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Sep 28, 2023 | by What Works Centre for Wellbeing

Five years on: what works to tackle loneliness in research and practice?

Relationships are consistently found to be one of the strongest drivers of wellbeing. While evidence shows feeling lonely most, or all, of the time can have a negative impact on us. To help tackle loneliness and promote social connection, we’ve worked to grow the loneliness evidence base, consolidating insights from published literature and the experience of practitioners.

Here we introduce the key publications, and summarise highlights, research implications and recommendations for action.

Together with the Campaign to End Loneliness, we conducted:

  1. A rapid systematic review of what interventions work to tackle loneliness, analysing 95 studies and 101 different interventions, made up of published and grey literature from the last 15 years.
  2. Stakeholder engagement to map current delivery and evaluation practices in the field, involving interviews, focus groups, an online survey, and two round table discussions with nearly 100 professionals involved in delivering, funding or researching interventions.

This work was commissioned by the Department for Culture Media and Sport’s (DCMS) Tackling Loneliness Team. It updates our initial evidence synthesis from 2018, and builds on our previous work to refine the concept of loneliness, identify gaps in the evidence base, and develop tools to improve the evaluation of interventions.

This new synthesis can be used to shape further research and policymaking, as well as guide funding decisions and practitioner activity.

Key insights

We found: 

  • Strong quantitative evidence for multiple effective approaches to alleviating loneliness in the short-term.
  • Qualitative evidence on the potential enabling factors and causal pathways in loneliness alleviation, including community-focused connections, building trusting relationships, and the role of group settings.
  • Intervention effectiveness is influenced by a blend of ‘key elements’.
  • Evidence of holistic systems of support for tackling loneliness being developed.
  • Evidence of sectors and settings where interventions target loneliness less explicitly and practice is less established.
  • Whilst there is some similarity, the global evaluation literature does not necessarily reflect current UK tackling loneliness practice.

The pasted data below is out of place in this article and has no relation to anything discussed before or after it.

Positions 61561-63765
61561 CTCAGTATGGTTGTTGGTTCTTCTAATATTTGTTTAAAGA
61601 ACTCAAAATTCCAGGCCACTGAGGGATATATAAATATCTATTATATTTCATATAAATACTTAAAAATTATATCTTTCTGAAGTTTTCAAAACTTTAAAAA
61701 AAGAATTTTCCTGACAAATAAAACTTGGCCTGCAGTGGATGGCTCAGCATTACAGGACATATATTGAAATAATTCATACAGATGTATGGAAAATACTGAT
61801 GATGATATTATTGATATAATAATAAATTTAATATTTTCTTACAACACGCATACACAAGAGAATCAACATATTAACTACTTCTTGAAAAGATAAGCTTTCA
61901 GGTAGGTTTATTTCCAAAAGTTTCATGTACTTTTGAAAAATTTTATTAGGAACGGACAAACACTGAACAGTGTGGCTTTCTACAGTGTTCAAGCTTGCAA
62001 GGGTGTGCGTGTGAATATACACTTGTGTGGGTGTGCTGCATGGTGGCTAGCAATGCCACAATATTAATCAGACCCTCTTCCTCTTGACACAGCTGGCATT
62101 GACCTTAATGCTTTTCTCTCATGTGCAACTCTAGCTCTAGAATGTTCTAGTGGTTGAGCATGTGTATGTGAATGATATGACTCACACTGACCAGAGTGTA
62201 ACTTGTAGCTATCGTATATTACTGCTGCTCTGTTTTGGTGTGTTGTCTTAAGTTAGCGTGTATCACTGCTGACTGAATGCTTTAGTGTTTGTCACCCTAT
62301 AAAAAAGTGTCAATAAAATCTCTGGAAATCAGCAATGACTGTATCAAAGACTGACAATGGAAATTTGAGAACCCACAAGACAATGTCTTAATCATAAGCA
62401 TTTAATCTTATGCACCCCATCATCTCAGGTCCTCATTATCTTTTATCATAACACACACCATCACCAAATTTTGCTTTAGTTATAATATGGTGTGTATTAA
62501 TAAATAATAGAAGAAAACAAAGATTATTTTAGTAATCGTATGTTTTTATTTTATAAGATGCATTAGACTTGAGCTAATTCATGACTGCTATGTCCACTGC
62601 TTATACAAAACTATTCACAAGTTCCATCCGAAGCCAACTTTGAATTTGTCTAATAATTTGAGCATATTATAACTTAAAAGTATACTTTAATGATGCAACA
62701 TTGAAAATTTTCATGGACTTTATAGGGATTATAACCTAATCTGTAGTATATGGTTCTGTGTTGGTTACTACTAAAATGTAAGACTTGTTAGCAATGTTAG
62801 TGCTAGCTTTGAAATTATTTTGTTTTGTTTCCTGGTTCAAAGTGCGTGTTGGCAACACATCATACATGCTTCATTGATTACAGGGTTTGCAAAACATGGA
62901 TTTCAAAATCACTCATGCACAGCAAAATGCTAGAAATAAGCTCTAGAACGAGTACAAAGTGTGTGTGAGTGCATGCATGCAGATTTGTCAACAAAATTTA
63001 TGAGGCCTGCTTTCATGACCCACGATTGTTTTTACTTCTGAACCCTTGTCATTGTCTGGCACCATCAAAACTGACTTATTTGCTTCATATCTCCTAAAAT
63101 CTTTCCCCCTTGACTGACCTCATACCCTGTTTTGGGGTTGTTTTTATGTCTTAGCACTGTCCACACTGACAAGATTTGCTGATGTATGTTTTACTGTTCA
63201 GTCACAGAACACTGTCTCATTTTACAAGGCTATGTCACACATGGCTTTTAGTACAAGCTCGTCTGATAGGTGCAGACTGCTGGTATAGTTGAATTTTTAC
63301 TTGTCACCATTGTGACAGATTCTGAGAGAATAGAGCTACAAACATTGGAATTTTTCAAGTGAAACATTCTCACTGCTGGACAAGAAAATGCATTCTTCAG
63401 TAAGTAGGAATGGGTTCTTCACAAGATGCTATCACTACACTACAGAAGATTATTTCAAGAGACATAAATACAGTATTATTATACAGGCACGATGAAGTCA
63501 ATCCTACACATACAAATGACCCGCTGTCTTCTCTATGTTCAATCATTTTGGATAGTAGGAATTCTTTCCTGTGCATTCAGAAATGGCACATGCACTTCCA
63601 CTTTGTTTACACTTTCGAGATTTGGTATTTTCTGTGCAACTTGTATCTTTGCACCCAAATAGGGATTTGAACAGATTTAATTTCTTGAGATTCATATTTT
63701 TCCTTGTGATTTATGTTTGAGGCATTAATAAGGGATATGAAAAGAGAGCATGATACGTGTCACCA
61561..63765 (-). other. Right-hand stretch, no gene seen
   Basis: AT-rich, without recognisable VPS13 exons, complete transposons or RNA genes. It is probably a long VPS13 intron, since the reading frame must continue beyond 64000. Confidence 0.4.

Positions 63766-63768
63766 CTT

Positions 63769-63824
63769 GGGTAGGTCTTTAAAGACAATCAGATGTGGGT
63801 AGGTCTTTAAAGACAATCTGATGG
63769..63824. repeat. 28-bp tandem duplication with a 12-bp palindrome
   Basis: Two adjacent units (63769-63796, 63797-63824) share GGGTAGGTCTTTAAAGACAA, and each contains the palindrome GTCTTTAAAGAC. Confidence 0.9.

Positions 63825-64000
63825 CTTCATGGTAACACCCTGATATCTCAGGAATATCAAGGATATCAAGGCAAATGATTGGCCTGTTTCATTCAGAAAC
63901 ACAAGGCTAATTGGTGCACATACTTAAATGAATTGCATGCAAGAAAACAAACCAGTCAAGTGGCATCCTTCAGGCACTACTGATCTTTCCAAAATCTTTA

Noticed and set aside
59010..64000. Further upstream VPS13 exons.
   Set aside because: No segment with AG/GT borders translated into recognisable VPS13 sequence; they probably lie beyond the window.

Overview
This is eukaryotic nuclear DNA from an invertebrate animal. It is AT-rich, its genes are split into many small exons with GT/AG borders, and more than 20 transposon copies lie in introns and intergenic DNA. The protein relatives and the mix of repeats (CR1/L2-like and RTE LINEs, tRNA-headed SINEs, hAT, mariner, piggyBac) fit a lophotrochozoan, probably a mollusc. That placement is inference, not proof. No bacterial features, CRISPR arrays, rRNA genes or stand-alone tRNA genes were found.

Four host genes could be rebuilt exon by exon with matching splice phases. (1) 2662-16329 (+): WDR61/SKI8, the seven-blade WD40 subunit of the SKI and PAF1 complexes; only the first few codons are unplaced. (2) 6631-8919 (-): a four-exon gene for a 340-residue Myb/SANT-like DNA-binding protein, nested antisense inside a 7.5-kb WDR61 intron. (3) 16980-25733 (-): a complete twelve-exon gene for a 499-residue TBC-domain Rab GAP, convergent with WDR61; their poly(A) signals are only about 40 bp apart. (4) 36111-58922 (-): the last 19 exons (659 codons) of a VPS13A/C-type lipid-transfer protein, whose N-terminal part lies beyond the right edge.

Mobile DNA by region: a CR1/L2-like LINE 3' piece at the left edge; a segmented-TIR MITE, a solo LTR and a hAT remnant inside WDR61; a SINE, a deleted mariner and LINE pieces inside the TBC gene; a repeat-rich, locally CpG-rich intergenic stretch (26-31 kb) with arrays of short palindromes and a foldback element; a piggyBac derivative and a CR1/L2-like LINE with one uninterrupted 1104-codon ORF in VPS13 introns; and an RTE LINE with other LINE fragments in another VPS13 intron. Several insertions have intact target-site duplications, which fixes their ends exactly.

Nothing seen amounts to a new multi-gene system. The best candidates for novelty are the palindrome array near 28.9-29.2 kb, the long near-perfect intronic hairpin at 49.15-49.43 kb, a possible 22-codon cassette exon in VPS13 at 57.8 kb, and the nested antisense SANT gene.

Findings from our rapid systematic review identified successful interventions that involve:

  • Structured therapeutic support and approaches to develop emotional and social skills.
  • Art and dance activities delivered in community-based settings.
  • Social support that develops social skills through targeted relationship-building skills and discussion-based activities.

Interviewees, from our stakeholder engagement, identified a blend of key elements important for intervention effectiveness including:

  • Being responsive to need/person-centred.
  • Trust and relationship building.
  • Providing environments for social engagement.

For more insights and findings, read our summary briefing and explore the full reports for more in depth analysis.

We also discussed the research and recommendations at an online event hosted by the Tackling Loneliness Hub. Membership of the hub is open to all professionals working on loneliness. 

What’s next? Recommendations and implications

Combating loneliness and promoting social connection are key priorities for governments, civil society, business, researchers and others. Organisations, such as charities, need support to gather robust and consistent loneliness data so that needs can be better understood, services can be evaluated and targeted effectively, and the case can be made for investment. Practitioners also need to feel that the effort that’s put into evaluation is making a difference. This is what we aim to do in finding, bringing together and sharing that learning; ideally we would do this in real-time as a ‘living review’.

Our research aims to improve practice and understanding, and sets out recommendations and implications for those that work in the field of loneliness:

Research implications

  • Understand ‘what’ improves loneliness and ‘how’ among specific groups – such as individuals at different life stages, ethnic minorities, individuals with disabilities, and LGBTQ+ individuals.
  • Identify the breadth of practices across sectors, including examples of work that is not officially recognised as loneliness intervention work.

Commissioners and research funders

  • Commission primary research to address knowledge gaps for specific intervention types and populations. 
  • Explore the potential of linking data from evaluation of Tackling Loneliness  interventions to national healthcare and other datasets.


  • Work collaboratively with practitioners to build better understanding of Tackling Loneliness provision across a range of sectors.
  • Review the recommended loneliness measures to reassess their suitability for evaluating interventions.


  • Ensure implementation of psychological approaches to tackling loneliness.
  • Co-produce evaluations of Tackling Loneliness interventions with delivery organisations.

For a summary of further research implications and recommendations, see our briefing and for a comprehensive list, from both strands of work, read the full reports.


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